Enlisting Museveni’s help to solve the refugee crisis is like hiring an arsonist to lead a fire brigade
COMMENT |Helen C. Epstein| When United Nations Secretary-General António Guterres traveled to Uganda in June, his stated mission – to raise billions of dollars for the country’s growing refugee crisis – seemed a noble one. Conflicts in the region have driven more than a million people into Uganda, and the country is feeling the strain.
But what Guterres may not realise, or at least doesn’t publicly acknowledge, is that Uganda’s strongman president, Yoweri Museveni, has instigated or exacerbated many of the conflicts from which the refugees now living in his country have fled. Enlisting Museveni’s help to solve the refugee crisis is like hiring an arsonist to lead a fire brigade.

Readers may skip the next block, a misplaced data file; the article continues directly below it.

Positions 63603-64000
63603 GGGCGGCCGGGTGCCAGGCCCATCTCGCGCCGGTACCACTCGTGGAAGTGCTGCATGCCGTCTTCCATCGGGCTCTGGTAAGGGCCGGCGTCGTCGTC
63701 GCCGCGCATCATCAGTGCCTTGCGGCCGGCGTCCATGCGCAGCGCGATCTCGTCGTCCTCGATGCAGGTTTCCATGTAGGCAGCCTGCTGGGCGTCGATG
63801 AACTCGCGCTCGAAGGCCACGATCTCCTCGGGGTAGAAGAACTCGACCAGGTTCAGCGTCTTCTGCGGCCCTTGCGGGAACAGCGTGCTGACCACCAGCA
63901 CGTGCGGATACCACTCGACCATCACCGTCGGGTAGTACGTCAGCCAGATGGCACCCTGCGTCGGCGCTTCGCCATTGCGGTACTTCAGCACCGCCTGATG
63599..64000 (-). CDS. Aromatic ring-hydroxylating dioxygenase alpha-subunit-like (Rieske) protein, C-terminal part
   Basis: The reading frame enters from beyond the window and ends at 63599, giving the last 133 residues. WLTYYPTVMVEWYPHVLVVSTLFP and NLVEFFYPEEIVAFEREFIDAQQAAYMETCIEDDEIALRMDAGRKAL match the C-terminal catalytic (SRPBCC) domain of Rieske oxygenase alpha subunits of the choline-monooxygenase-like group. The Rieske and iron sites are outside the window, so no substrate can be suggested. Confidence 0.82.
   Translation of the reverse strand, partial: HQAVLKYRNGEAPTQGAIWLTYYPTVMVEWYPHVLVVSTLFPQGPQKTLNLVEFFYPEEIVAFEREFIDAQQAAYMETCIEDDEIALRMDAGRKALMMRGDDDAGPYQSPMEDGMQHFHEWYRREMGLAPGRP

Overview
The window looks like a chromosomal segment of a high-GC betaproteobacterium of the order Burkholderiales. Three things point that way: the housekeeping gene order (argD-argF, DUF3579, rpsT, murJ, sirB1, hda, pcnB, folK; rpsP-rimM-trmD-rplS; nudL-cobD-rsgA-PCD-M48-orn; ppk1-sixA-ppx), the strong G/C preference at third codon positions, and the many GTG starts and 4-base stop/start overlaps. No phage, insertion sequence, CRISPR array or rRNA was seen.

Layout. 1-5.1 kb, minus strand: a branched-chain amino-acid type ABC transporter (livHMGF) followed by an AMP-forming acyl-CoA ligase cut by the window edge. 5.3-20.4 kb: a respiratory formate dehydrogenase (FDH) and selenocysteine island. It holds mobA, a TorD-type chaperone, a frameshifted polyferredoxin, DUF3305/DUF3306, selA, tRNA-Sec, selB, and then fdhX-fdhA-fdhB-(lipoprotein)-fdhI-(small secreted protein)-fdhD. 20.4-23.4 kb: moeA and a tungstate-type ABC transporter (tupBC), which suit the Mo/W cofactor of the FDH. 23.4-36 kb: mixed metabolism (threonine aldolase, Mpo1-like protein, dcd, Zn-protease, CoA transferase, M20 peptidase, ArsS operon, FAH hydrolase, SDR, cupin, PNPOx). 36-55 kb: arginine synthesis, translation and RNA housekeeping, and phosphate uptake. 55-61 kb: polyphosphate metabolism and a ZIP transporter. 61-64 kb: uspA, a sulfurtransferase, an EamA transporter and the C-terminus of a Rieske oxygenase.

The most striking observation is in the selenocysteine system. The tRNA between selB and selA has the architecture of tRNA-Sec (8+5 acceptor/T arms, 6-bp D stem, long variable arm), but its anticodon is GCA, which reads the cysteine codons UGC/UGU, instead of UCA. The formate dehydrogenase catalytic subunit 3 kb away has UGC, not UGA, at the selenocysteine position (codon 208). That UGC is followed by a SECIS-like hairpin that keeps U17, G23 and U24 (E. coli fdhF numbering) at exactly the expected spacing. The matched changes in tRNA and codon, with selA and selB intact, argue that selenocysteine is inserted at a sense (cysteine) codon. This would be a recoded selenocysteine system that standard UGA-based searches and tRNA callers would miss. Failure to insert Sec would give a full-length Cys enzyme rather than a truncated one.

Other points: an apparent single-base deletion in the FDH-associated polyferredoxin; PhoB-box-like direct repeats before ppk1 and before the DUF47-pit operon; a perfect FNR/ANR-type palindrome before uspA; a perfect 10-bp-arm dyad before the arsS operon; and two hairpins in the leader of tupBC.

Roughly half of the refugees now in Uganda are from South Sudan, where a civil war has been raging intermittently since December 2013. The war began when troops under the command of President Salva Kiir began attacking and killing members of the Nuer ethnic group, in the South Sudan capital of Juba. Rebels linked to former Vice President Riek Machar then began attacking members of Kiir’s tribe, the Dinka.
Much of the army sympathised with Machar, but in January 2014, Uganda sent troops into South Sudan to prevent Kiir’s downfall (a claim the Ugandan government initially denied). That intervention greatly prolonged the war, which grows bloodier by the day. In April, Britain’s secretary of state for international development, Priti Patel, equated Kiir’s “scorched earth policy” and tribal targeting to acts of genocide.
Some 38,000 Somalis have sought refuge in Uganda as well, fleeing a war that is also partly of Uganda’s making. In 2007, Uganda supported the disastrous US-backed Ethiopian invasion of Somalia, which nearly flattened the capital Mogadishu, causing more than half of the city’s population to flee.